Sony Pictures-Apollo officially offer $26 billion for Paramount

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Sony Pictures and Apollo Global Management have officially put forward their offer of $26 billion for Paramount Global.

The offer, which was largely expected, was sent May 2, 2023, the eve of the the end of the exclusivity window between Paramount and Skydance Media.

Skydance, partnered with RedBird Capital, has been in negotiations with Paramount since earlier in 2024. The initial offer received shareholder backlash because it was structured in a way that would not benefit most shareholders beyond Shari Redstone, who controls Paramount through National Amusements ownership of Class A shares.

On April 29, 2024, Skydance came back to the table with what was reportedly its “best and final” offer, a deal that included a mix of cash and stock. The revised structure benefited Class B shareholders. The deal reportedly has Skydance buying a controlling stake in Paramount via stock and then Paramount turning around and buying Skydance for around $5 billion.

Originally pegged as a white knight offer, Sony and Apollo’s offer got positive reaction from Wall Street, sending Paramount stock up over 13% as of closing May 2. 

Sony and Apollo’s bid represents a premium of about $4 billion on the company’s current estimated value of $22 billion (Paramount also has around $14 billion in debt, and that debt has been downgraded in recent weeks).

While that offer, at least on paper, is significantly higher than what Skydance is offering, it’s not clear which offer would ultimately get the go-ahead. Much of that would likely depend on Redstone, who not only can sway decisions one way or another but also has to contend with other major stakeholders in the company on any potential acquisitions.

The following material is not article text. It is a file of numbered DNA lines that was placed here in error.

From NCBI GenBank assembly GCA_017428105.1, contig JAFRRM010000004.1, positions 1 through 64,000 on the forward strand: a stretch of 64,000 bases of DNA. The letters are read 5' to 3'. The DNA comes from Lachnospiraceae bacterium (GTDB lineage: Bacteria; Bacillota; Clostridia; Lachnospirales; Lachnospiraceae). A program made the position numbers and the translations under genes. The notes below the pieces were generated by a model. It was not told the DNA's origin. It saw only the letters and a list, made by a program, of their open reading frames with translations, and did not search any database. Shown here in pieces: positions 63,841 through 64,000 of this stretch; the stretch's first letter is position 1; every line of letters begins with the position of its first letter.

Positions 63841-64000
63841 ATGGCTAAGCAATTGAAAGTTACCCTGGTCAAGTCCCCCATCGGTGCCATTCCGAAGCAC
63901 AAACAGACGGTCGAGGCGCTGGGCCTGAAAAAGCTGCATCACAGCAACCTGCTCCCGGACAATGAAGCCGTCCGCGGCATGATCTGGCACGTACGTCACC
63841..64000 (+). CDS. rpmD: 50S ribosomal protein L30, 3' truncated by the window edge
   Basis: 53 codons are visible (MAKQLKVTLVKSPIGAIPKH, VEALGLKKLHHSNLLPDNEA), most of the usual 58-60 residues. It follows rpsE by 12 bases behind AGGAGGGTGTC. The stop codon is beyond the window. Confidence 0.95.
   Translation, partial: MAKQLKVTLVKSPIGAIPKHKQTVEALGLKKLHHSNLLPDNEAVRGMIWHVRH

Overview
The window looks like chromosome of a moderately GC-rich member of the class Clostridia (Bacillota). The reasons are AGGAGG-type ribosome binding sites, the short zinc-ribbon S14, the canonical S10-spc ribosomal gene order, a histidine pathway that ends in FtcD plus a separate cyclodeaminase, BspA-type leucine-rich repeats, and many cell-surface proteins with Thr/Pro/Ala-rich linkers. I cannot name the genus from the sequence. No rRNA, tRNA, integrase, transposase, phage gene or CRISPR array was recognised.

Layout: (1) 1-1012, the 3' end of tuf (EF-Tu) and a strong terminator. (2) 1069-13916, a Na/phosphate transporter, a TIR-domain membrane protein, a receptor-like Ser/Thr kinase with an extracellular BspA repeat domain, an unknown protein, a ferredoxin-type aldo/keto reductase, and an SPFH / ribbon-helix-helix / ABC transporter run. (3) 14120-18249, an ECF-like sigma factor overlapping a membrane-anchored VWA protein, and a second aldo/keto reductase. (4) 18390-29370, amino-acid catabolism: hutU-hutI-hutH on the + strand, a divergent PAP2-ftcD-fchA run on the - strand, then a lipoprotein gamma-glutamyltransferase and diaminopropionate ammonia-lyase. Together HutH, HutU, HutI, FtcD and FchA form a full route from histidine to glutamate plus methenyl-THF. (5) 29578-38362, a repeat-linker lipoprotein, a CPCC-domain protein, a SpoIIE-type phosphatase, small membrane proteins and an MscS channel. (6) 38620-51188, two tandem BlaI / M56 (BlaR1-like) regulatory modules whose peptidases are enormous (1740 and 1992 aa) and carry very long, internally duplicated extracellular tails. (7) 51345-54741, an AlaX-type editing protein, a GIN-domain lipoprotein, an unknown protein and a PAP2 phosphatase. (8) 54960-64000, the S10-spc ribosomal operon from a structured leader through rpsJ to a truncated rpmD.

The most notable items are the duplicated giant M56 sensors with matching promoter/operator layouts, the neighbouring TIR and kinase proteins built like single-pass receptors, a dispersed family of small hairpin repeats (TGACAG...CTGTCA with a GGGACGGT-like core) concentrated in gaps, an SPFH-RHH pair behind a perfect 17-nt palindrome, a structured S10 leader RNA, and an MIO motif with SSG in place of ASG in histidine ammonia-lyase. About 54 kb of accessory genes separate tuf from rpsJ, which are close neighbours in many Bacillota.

Earlier reports indicated that Apollo was only interested in “parts” of Paramount. It’s not clear if the new offer would ultimately result in the company selling off parts of Paramount.

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It’s been quite a busy few months for Paramount.

It briefly was courted by Warner Bros. Discovery for a buyout, but those talked were halted in February 2024. In January 2024, Byron Allen’s Allen Media Group made an offer of $30 billion to acquire Paramount, which included the company putting forward $14.3 billion to buy up Paramount shares while also taking on Paramount’s debt.

The deal was largely not considered serious — Allen Media has made other high offers for companies in the past without naming specifics on how financing for the deal might be achieved.

Paramount also parted ways with its now-former CEO Bob Bakish at the end of April 2024, even as acquisition talks were ongoing.

It then announced a team of three executives, representing the company’s key units, would lead the company, though specific details were not offered.

If the Sony-Apollo deal were to go through, Sony could bring a large portfolio of film and television content to the table either directly or through related companies. It also could create partnerships with Sony’s smart TV line, which included connected TV technology (retail giant Walmart recently agreed to buy TV manufacturer Vizio for $2.3 billion, largely in order to get control of its smart TV platform). 

Apollo is not new to the media business.

It already owns Endemol Shine Group as a 50-50 venture with Fox Corp. It also toyed with buying Nexstar Media Group back in 2019 but went on to buy Cox Media Group’s 14 TV stations for $3.1 billion instead.

There has also been speculation that an Apollo-owned Paramount could be bad news for employees and operations across the board.

Assuming Apollo wouldn’t ultimately break up Paramount, many consider Apollo, like other investment funds, focused on maximum returns and lower costs. The company has been criticized for cuts at the TV stations it owns, while others maintain Apollo has been able to maintain operations and staff levels as best as possible given the challenges facing legacy media.

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